DIK-1-1 is a nearly complete juvenile Australopithecus afarensis skeleton, from the site of Dikika in Ethiopia (Alemseged et al. 2006). The spectacular skeleton is approximately 3.3 million years old. Such a rare find is great news for paleoanthropologists, since its completeness provides much-needed information about growth and development, juvenile morphology, and even bones that rarely or almost never preserve well from hominins, including a scapula (part of the shoulder) and hyoid bone (sits in the middle of the throat, unwilling to be friends with any other bones). All in all, it's a very interesting specimen, whose feet show that it was adapted for bipedalism. But its "gorilla-like" scapula may indicate some degree of climbing behavior. The find made the cover of Nature, and here's part of Figure 1 from the paper:
Now compare this to Jen, a gelfling from the 1982 Jim Henson film The Dark Crystal.
Creepy. But the resemblance is dead-on, just look at the prognathic faces of DIK-1-1, above, and Jen here.
So what do we learn? Most probably A. afarensis is ancestral to the gelflings, as well as later, more well-known hominins like A. africanus, robustus, boisei, and our genus, Homo. I suppose the gelflings were an evolutionary 'side-branch.' And since DIK-1-1 is a juvenile while this gelfling is an adult, we have documented here a case of paedomorphosis, an evolutionary phenomenon in which the adults of the descendant taxon appear more similar to the juveniles of their ancestors (for a real-life example of this, see the axolotl).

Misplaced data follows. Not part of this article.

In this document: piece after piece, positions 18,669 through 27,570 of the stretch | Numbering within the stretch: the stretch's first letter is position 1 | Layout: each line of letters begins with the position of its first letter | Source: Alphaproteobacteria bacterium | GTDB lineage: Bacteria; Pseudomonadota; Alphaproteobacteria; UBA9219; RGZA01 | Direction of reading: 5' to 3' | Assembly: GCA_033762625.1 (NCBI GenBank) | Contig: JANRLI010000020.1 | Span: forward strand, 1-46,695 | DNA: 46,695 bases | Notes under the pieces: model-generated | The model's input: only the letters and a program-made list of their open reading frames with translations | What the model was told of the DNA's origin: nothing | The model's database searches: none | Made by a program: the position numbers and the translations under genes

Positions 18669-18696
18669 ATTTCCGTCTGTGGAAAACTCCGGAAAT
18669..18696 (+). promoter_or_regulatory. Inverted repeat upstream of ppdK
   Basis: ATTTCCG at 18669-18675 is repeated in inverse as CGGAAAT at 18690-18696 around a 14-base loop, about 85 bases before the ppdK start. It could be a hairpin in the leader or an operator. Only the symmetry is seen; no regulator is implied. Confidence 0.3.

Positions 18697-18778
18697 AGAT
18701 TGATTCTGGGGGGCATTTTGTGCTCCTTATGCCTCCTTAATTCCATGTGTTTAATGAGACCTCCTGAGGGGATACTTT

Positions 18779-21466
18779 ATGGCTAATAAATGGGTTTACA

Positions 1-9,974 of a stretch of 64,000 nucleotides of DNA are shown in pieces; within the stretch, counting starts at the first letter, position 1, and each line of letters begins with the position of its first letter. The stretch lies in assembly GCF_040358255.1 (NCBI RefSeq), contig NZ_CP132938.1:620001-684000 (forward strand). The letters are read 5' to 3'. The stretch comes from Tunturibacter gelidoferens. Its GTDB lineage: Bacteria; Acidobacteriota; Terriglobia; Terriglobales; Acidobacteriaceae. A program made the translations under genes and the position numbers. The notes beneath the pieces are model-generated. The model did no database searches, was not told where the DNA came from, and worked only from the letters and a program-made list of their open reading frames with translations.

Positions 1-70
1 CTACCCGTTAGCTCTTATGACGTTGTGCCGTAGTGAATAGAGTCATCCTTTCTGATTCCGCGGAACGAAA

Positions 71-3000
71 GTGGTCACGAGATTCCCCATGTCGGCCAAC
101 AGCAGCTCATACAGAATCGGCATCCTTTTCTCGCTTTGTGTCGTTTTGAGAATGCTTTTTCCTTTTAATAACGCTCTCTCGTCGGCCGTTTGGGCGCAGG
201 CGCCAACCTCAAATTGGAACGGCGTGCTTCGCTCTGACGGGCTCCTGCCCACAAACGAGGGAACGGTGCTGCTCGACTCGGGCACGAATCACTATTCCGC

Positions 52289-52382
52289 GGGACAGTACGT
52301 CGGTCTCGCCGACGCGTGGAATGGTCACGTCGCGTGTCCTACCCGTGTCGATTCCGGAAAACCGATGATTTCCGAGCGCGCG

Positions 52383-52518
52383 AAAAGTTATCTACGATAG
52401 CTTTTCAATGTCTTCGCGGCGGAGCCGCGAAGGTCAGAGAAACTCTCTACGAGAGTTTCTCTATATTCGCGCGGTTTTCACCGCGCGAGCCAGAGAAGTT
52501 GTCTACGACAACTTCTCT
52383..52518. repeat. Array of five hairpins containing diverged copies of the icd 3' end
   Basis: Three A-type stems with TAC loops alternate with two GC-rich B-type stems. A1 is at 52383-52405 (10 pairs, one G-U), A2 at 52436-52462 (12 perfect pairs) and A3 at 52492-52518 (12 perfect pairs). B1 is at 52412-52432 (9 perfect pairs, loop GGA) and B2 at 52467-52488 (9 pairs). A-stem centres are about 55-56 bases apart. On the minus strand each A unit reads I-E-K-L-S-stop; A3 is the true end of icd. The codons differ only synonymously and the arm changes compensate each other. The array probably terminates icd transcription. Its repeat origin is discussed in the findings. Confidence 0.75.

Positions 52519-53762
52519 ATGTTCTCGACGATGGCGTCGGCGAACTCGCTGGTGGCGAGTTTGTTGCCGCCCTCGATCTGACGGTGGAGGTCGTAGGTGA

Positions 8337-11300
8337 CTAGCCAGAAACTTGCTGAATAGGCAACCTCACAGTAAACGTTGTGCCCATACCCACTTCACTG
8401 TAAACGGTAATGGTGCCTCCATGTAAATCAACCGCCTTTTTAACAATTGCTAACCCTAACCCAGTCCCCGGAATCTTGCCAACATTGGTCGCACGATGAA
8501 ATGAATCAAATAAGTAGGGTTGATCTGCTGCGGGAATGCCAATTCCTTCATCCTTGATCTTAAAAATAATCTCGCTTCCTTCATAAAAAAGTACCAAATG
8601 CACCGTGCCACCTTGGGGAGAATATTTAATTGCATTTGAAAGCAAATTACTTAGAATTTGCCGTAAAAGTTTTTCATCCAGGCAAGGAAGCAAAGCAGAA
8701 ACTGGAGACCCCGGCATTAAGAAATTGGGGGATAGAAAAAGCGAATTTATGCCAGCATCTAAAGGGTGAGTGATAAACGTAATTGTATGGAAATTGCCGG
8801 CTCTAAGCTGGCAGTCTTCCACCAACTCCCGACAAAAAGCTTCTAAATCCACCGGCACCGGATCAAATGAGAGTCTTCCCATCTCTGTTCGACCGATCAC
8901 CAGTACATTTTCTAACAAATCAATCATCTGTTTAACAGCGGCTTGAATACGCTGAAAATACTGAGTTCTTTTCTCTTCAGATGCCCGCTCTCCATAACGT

Also, Alemseged et al. posit that the gorilla-like morphology of the Dikika scapula may reflect climbing behavior. Well, if we remember The Dark Crystal, we'll recall that Jen climbed Aughra's model solar system with gusto when the bad guys came and messed the place up. So the functional interpretation of the fossil shoulder is corroborated with behavioral data from the animatronic puppet. Oh, also I think the gelflings lived in a wooded, perhaps even forest environment. Such environments likely characterized the habitats of earlier hominins, but isotopic and relative abundances of different kinds of other fossil animals suggest that Dikika may have been a bit more open (Wynn et al. 2006).
Alemseged Z, Spoor F, Kimbel W, Bobe R, Geraads D, Reed D, and Wynn J. 2006. A juvenile early hominin skeleton from Dikika, Ethiopia. Nature 443: 296-301.
Wynn J, Alemseged Z, Bobe R, Geraads D, Reed D, and Roman D. 2006. Geological and paleontological context of a Pliocene juvenile hominin at Dikika, Ethiopia. Nature 443: 332-336.